The National Security Agency released an email Thursday from Edward Snowden to its Office of General Counsel, acknowledging for the first time that the former contractor had contacted officials within the agency before leaking information about widespread surveillance activities.
Snowden has long maintained that he repeatedly alerted supervisors and NSA authorities regarding his concerns about the domestic and international surveillance programs he had come across in his work as a contractor for the agency, an allegation denied by the NSA in the past. NBC News confirmed the existence of the one email on Wednesday. But the NSA maintained that the one email hardly amounted to Snowden sounding the alarm about surveillance concerns.
"NSA has now explained that they have found one e-mail inquiry by Edward Snowden to the Office of General Counsel asking for an explanation of some material that was in a training course he had just completed," NSA spokeswoman Vanee' Vines said Thursday. "The e-mail did not raise allegations or concerns about wrongdoing or abuse, but posed a legal question that the Office of General Counsel addressed. There was not additional follow-up noted. The e-mail will be released later today."
The email, dated April 5, 2013—more than a month before he released a trove of secret documents to reporters but after he had already been in contact with them—shows Snowden asking the agency's lawyers whether Executive Orders can trump federal statute and whether regulations from the Department of Defense or Office of Director of National Intelligence can take precedence over the other. An employee of the general counsel's office replied to Snowden three days later, answering that executive orders have the force of law but cannot override federal law, and that DOD and ODNI regulations are treated with equal weight. But the email was sent months after his initial contacts with Laura Poitras and Glenn Greenwald when he first showed interest in leaking documents.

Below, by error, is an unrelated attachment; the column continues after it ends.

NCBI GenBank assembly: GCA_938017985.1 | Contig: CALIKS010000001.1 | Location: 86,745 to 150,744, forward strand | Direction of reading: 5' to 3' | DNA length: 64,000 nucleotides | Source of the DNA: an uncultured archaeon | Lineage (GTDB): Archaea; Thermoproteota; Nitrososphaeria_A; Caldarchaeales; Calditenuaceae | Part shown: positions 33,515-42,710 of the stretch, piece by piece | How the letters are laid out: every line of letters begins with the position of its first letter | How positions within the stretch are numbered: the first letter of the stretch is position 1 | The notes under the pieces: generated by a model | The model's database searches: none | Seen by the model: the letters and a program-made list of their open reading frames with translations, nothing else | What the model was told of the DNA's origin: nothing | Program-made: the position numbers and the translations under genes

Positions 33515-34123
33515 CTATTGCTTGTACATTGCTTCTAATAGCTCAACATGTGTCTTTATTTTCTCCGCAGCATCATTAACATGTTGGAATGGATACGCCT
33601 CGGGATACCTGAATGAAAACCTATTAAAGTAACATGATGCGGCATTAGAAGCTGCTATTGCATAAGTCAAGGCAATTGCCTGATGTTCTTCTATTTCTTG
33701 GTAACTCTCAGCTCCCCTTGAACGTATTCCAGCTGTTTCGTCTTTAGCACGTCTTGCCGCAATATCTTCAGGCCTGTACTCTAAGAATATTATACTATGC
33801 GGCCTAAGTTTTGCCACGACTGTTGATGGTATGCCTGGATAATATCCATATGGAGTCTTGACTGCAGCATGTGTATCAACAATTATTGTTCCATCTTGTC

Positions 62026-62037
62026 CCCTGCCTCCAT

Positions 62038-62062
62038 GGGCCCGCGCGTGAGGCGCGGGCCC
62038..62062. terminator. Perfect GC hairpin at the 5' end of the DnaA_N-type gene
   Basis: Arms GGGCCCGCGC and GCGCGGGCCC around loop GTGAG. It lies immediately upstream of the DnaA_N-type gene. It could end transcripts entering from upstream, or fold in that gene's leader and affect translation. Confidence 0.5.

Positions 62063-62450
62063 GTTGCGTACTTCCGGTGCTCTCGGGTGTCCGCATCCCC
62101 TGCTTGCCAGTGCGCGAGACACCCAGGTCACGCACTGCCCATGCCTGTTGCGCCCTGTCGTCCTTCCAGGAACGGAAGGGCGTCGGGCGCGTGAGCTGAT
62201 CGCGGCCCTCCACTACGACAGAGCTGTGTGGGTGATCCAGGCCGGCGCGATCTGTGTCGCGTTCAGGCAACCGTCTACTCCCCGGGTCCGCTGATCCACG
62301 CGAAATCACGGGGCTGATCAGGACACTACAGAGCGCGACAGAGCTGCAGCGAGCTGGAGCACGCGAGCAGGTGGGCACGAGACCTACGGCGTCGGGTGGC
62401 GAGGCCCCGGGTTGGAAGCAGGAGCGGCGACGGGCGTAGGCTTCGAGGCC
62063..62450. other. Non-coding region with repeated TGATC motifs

White House Press Secretary Jay Carney confirmed the planned email release earlier Thursday, saying there were other avenues to raise concerns at Snowden's disposal, beyond email, that he did not avail himself of. Following on Snowden's interview with NBC News, Carney said the U.S. government's position with respect to him has not changed. "Clemency is not on the table," he said.
"There are numerous avenues that Mr. Snowden could have used to raise other concerns or whistleblower allegations," Vines said. "We have searched for additional indications of outreach from him in those areas and to date have not discovered any engagements related to his claims."